4. Another editorial headlined "Bialowieza syndrome" attributes Russians' overwhelming support of Crimea's merger with Russia to the "post-traumatic disorder" caused by the Soviet Union collapse. The authorities regard the merger of the peninsula as Russia's response to the failure to win the Cold War; p 6 (400 words).


5. Daria Borisyak article called "Nine billion taken from Rotenberg's bank" says clients of the bank controlled by Russian businessmen Arkady and Boris Rotenberg, put under the Western sanctions, have withdrawn 9 billion rubles ($249 million) from their accounts as of today; p 11 (400 words).


Izvestia


1. Svetlana Subbotina article headlined "Websites owners to be obliged to pay state duties" says the Federation Council has drafted a bill to set up a register of Russian websites' owners to make them pay duties for the registration of websites; pp 1, 3 (776 words).


2. Alena Sivkova article headlined "Half of American films to be removed from cinemas" says the State Duma has drafted a bill limiting the number of foreign films to be shown at Russian cinemas to 50 percent. Half of the films must be Russian ones; pp 1, 4 (752 words).


3. Lyudmila Podobedova article headlined "Rosneft gets controlling stake in Brazilian deposit" says Rosneft will allocate funds to purchase additional 6 percent of shares in the project to develop a deposit in Brazil; pp 1, 4 (529 words).


4. Yelena Malai article headlined "Video games promoting fascism to be banned" says that a lawmaker from A Just Russia has proposed to introduce fines for the distribution of video games containing war propaganda, incitement of ethnic hatred, etc.; p 3 (600 words).


Rossiiskaya Gazeta


1. Larisa Ionova article headlined "Crimeans cheer about queue" reports on the life of Crimean residents after the region joined Russia. Most of the people reportedly support the changes and want to obtain Russian passports; pp 1, 9 (800 words).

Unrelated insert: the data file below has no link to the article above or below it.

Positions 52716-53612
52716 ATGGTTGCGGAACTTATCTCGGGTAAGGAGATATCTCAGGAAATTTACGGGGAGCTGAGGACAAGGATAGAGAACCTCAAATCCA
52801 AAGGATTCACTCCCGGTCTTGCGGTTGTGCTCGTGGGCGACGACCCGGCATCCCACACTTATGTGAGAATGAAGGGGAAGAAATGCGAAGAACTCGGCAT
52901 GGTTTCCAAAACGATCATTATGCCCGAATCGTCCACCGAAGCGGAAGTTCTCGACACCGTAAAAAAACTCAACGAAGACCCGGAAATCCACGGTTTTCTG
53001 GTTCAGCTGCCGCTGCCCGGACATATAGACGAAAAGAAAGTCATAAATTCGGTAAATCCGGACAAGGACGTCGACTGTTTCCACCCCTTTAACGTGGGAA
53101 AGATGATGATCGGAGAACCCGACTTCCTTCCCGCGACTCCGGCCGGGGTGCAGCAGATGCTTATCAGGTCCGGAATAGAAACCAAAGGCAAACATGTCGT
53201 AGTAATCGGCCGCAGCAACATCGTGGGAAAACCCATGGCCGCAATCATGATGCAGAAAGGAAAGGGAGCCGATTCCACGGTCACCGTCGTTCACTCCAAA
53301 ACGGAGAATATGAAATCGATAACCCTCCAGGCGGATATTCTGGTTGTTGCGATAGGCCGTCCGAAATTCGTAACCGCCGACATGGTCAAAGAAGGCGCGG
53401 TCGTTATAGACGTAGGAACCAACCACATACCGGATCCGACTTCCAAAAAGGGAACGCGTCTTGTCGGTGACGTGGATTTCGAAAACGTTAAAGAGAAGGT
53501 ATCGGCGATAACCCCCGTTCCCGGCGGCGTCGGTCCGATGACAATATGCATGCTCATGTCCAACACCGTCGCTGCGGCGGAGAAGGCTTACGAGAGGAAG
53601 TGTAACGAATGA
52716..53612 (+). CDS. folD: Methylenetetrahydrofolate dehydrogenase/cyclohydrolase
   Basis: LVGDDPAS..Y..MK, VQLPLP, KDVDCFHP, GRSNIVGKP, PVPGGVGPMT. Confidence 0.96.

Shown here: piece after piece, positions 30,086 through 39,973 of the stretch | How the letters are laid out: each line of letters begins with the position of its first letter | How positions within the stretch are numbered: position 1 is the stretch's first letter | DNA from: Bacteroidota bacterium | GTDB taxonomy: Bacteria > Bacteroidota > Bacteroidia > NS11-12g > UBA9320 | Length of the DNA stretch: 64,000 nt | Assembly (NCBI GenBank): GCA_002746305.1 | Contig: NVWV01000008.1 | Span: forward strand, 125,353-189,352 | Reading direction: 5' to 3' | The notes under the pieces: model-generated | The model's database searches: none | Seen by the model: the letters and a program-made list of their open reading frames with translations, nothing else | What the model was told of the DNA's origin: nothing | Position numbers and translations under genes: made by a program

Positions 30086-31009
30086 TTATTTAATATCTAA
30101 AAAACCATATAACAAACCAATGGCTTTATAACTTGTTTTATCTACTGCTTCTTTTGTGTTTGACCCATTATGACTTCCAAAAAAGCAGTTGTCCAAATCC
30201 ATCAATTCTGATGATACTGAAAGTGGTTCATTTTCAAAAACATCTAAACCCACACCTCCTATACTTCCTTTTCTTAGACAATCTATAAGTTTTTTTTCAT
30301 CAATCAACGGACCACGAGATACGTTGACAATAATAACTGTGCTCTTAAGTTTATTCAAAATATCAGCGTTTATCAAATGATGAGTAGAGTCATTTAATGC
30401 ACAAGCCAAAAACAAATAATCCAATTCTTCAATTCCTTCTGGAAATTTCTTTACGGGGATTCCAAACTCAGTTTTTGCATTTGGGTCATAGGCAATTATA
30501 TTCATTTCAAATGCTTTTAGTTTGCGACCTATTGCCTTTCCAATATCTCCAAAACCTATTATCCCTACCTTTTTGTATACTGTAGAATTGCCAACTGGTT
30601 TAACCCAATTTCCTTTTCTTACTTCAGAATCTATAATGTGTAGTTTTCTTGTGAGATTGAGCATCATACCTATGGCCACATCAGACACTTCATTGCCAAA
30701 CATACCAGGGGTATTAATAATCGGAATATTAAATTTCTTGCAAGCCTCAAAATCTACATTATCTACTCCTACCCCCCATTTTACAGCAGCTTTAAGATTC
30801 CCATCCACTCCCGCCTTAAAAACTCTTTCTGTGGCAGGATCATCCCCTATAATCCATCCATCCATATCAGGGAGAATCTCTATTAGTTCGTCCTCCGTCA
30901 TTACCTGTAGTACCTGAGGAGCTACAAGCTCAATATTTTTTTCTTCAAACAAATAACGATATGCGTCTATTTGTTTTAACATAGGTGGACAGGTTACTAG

2. Alena Uzbekova interview with Federal Tourism Agency head Alexander Radkov speaking on prospects for the development of tourism in Crimea; pp 1, 5 (1,700 words).


3. Article by former Foreign Minister Igor Ivanov headlined "Have you thought about Ukraine?" says the Western sanctions against Russia will not help Ukraine cope with its political and economic problems; p 8 (718 words).


4. Yevgeny Shestakov article headlined "Ukraine goes to servitude" says Kiev is counting on economic support from the West in exchange for political obedience; p 8 (696 words).


Moskovsky Komsomolets


1. Yekaterina Petukhova and Igor Karamazin article headlined "It is beneficial to be Crimean resident" looks at the political and economic bonuses Crimean residents have got from joining Russia: they will receive Russian passports and will be able to exchange the Ukrainian currency for rubles at a good rate; pp 1, 3 (620 words)


2. Yelena Korotkova article headlined "Ukrainians to be jailed for five years for visiting Crimea" criticizes the Ukrainian authorities over their plans to jail their citizens visiting Crimea or conducting business with the peninsula; p 1 (543 words).


3. Yelena Yegorova article called "That is our headache now" reports on plans to set up a special economic zone in Crimea, providing expert comments; p 3 (600 words).


RBK Daily


1. Stepan Opalev report "Seliger moves to Crimea" says that Crimea will become the venue of youth forums, including the "historical and patriotic" forum Tavrida under the aegis of the All-Russia People's Front; pp 1-2 (550 words).


2. Ivan Petrov report "Crimea in Russian epaulettes" says that Ukraine has recalled its servicemen from Crimea; p 2 (800 words).